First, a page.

A trade agreement between Kenya and UK that seeks to craft a new relationship post-Brexit has been made public revealing benefits for both countries.

The deal will allow over 4 million Kenyan youths and women working in the agricultural sector to keep their jobs as the UK hopes to increase demand for Kenya’s agricultural products.

The shipments of horticultural products from Kenya to the European Union were partially halted in March 2020 after the European capital enforced lockdowns, and Kenya suspended international flights.

The decision affected thousands of employees from this sector considering that the European Union takes over 80% of Kenya’s horticultural produce.

UK firms on the other hand will continue to export duty-free goods into Kenya as UK opens additional markets for Kenya’s agricultural products.

However, agriculture and some industrial products from the UK will not enjoy the duty-free deal, will see Kenya use the UK markets as one of its major agricultural products export destinations.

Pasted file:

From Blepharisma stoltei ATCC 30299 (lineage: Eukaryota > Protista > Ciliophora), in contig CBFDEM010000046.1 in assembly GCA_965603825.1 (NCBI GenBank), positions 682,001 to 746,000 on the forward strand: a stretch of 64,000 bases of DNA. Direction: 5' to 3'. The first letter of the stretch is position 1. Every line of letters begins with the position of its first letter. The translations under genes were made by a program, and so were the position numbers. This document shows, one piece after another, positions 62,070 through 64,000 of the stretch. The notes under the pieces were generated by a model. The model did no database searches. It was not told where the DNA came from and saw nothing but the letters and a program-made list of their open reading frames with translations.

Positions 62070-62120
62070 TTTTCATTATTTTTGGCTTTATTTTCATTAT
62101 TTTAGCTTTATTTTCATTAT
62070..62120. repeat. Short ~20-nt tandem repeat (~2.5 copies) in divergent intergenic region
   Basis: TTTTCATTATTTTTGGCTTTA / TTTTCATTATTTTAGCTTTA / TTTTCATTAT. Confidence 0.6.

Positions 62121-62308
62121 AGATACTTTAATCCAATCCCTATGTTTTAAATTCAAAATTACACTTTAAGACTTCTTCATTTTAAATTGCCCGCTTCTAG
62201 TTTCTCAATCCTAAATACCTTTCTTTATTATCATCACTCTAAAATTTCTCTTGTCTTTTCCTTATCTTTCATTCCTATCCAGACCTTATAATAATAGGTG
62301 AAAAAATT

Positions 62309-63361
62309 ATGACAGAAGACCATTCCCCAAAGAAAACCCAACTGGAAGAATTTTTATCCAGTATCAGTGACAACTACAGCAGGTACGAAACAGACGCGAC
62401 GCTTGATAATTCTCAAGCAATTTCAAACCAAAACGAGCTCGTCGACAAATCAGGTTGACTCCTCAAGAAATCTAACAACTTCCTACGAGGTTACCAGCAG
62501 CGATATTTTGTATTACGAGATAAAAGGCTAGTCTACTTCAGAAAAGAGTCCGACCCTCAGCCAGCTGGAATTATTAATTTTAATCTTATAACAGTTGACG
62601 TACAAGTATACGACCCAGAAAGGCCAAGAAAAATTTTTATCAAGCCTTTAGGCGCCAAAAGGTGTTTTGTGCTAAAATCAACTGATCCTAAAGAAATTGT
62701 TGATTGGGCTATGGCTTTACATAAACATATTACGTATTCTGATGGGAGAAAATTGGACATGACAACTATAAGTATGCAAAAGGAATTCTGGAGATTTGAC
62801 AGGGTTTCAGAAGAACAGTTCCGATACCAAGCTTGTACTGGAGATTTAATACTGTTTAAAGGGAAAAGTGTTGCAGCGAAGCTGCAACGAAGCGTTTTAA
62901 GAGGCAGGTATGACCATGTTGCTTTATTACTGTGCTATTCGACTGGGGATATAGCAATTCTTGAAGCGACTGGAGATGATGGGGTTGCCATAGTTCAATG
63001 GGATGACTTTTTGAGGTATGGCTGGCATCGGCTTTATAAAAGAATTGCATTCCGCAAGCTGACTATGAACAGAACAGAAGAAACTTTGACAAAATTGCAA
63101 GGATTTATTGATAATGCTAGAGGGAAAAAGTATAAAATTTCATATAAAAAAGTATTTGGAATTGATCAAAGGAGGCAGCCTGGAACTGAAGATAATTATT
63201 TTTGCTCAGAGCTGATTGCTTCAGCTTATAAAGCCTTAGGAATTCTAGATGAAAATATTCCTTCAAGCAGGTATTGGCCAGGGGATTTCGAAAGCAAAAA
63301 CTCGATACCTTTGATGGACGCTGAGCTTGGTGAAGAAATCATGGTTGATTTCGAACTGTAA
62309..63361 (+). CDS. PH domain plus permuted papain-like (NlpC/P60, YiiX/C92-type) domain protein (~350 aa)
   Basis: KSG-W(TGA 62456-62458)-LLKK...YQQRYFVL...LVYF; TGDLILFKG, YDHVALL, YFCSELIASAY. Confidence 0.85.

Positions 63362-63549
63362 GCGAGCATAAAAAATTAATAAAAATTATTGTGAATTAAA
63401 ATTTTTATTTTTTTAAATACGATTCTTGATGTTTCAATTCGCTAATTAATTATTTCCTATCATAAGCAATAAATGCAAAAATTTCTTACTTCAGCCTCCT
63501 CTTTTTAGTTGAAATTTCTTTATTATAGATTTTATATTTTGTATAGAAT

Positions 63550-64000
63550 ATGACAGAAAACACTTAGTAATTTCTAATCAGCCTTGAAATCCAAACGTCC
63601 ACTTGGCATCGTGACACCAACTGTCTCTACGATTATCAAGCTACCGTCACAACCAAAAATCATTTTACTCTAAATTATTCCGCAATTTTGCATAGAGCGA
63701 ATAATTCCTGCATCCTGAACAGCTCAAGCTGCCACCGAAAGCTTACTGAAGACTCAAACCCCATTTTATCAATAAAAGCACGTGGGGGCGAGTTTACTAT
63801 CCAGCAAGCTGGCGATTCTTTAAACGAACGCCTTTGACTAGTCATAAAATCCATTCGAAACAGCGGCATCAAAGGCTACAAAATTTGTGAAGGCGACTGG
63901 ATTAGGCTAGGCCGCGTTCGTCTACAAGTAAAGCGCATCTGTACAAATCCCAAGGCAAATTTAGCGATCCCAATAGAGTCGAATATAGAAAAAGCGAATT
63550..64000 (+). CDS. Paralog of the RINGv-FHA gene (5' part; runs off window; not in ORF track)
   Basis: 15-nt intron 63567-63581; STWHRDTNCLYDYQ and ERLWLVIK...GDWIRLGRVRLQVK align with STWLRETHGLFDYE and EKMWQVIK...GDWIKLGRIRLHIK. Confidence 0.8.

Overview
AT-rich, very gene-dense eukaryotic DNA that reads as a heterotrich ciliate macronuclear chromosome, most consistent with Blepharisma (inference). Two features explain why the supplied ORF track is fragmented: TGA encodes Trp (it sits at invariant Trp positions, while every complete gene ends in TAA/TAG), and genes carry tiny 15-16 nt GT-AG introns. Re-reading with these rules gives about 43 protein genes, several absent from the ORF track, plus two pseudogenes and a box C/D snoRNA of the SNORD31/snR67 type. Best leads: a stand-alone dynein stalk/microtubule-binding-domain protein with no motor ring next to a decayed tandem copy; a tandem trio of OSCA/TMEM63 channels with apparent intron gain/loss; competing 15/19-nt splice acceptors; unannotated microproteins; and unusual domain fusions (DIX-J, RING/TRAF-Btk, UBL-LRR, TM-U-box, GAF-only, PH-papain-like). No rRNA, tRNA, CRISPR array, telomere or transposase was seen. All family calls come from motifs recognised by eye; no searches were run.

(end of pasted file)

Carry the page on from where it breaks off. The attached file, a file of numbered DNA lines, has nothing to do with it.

A flower farm at Karuturi, Naivasha during its fruitful days, before closure in 2014
A flower farm at Karuturi, Naivasha during its fruitful days, before closure in 2014

Through the trade agreement, the government is targeting to establish value addition for Kenyan agriculture products and in the process promote industrial development in Kenya.

The pact is expected to last for 25 years but a review will be conducted occasionally to determine the deal’s impact.

The partnership allows for gradual and partial reduction of tariffs from some products exported to Kenya from the UK.

Kenya signed the deal after the UK exited from the European Union giving it an opportunity to trade largely with other countries.

The CS emphasized the benefit Kenyans will have from the deal despite allowing the UK to export duty-free products in Kenya.

“Kenya is offering to open 82.6 percent of the value of total trade to the UK over an extended transition period constituting only raw materials, capital goods, intermediate products, and all other goods,” Betty said.

In 2019, Kenya made additional agriculture exports worth over Ksh 10 billion to the UK market but the value reduced in 2020 due to the effects of Covid-19.

Some of the products expected in the country include vehicles, machinery, printed books, papers and paperboards,  beverages, and vinegar.

Traders and customers pictured at a market in Kenya.
Traders and customers pictured at a market in Kenya.